The Dynamics of Digital Consent Acquisition: The TRAI Mandate

[Shreya Saswati is a third year B.A.LL.B. (Hons.) Student at National Law University, Odisha]

In its pursuit to curb the dissemination of unsolicited commercial messages, the Telecom Regulatory Authority of India (“TRAI”) issued a direction on 2 October 2023 under the Telecom Commercial Communication Customer Preference Regulation, 2018 (“TCCCPR”). This directed all access providers (“APs”) to develop and deploy the digital consent acquisition (“DCA”) facility in order to record customers’ consent digitally to receive commercial communication from principal entities (“PE”) within strict deadlines.

Here, PE typically refers to an organisation which engages in sending commercial messages to consumers through SMS or voice calls. For instance, banks, financial institutions, and other business entities fall under the category of PE. On the other hand, APs are telecom service providers (“TSP”) such as Airtel, BSNL, and Reliance Jio. These platforms are the connection between individuals and PEs.

Digital Consent Acquisition

The TCCCPR-2018 directs every AP to “ensure that no commercial communication is made to any Recipient, except as per the preferences or digitally registered consent registered in accordance with these regulations.” [regulation 9] Reading along these lines, the DCA system aims to create a unified platform for individuals to register their consent digitally for receiving commercial communications from various PEs.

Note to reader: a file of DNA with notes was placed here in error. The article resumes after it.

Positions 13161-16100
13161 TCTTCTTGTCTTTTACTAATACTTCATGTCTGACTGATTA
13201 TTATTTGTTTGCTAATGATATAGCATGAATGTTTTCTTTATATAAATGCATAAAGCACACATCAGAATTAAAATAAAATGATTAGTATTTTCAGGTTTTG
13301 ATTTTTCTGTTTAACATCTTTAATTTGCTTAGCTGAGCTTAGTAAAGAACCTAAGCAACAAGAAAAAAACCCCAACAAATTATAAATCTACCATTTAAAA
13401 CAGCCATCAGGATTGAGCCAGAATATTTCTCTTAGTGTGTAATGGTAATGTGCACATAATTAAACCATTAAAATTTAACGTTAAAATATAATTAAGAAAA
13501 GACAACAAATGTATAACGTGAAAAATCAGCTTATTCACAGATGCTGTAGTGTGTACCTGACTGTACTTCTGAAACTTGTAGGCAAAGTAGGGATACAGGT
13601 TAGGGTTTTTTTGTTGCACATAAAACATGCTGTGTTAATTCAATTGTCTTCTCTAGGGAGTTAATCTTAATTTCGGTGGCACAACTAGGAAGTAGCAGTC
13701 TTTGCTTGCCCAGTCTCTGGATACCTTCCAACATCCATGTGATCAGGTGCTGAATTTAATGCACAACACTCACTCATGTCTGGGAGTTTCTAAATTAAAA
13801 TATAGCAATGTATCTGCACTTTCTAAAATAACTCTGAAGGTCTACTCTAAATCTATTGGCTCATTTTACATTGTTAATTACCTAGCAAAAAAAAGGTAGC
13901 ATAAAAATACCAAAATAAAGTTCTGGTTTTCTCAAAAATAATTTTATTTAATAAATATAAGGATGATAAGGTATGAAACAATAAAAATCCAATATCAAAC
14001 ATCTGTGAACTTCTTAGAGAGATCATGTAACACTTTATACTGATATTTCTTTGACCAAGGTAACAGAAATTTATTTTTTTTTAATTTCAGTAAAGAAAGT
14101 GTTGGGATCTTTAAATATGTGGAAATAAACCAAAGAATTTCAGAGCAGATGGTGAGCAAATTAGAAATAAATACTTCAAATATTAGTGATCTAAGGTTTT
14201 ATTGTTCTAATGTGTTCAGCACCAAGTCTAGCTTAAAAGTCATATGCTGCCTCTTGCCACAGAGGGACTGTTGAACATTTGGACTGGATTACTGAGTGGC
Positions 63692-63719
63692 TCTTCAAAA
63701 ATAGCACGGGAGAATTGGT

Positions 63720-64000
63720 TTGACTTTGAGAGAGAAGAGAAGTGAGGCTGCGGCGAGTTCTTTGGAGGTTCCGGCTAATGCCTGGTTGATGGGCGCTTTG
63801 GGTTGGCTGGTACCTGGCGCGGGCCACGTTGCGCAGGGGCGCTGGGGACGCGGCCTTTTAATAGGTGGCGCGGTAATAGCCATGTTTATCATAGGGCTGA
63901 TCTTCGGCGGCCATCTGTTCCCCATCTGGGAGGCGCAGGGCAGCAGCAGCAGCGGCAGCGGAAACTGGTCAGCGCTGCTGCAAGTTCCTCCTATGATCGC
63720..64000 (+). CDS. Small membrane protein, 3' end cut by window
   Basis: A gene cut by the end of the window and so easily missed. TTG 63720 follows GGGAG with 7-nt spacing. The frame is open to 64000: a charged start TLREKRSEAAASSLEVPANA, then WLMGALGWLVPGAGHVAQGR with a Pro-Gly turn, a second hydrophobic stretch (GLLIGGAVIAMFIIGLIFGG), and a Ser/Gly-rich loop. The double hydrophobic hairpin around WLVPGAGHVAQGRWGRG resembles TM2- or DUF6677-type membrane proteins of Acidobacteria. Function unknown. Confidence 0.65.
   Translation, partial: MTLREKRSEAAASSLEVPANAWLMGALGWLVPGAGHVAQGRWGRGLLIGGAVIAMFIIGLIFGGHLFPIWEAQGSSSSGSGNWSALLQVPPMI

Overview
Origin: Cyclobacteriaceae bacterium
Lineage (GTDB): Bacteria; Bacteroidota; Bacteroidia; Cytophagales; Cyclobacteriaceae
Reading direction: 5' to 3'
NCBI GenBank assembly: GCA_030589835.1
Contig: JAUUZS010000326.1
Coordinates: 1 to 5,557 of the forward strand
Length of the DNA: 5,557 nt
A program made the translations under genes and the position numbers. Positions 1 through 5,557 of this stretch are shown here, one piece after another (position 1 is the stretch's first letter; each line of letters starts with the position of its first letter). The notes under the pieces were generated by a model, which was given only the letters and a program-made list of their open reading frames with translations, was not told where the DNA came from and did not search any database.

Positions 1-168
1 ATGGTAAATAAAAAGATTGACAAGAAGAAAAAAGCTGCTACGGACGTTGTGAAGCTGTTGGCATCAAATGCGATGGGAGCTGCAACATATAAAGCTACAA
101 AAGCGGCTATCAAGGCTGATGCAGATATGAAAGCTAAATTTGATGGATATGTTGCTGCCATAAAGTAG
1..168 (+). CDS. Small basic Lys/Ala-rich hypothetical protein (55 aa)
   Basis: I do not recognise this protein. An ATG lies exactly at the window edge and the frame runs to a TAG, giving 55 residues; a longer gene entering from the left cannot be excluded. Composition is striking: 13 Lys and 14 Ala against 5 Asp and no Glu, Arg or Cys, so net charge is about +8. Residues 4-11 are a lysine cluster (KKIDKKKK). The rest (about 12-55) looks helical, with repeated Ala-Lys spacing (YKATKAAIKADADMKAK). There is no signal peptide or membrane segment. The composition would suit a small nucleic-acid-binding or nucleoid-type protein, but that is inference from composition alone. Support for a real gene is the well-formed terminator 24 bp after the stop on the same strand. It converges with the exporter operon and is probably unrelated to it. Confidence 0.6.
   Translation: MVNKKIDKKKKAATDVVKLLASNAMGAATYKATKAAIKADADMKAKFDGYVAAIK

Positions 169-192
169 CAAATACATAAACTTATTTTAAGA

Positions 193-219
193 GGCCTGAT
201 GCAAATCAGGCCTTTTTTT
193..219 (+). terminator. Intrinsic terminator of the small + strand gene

In the previously existing system, the PEs separately kept track of user consent, making it challenging for APs to verify their authenticity. Hence, the DCA system was put together to provide an easier way for APs to keep a track on user consent while allowing the transmission of commercial communication.

Duties of the Access Providers

The DCA facility developed must appropriately record the users’ consents to receive commercial messages or their revocation thereof. APs must also prepare a SMS/IVR/online facility where customers can indicate their unwillingness to receive consent-seeking messages from certain PEs. Once their number is whitelisted, they will not receive such messages.

The APs need to take the initiative to educate the PEs about the process of taking consent and its verification through the APs and facilitate their on-boarding. Basically, the APs will act as the facilitators of the consent acquisition process, a bridge between PEs and users.

The Consent-Seeking Message

The entire DCA facility revolves around the consent-seeking message to be sent to the users by the PEs with the help of APs. The short code 127xxx must be used in the consent seeking message. This will aid the users in identifying which message is a consent-seeking message and protect them from any deceptive messages. The name and scope of the PE should be clearly mentioned in the consent-seeking message. The message should also include information related to revocation of the consent.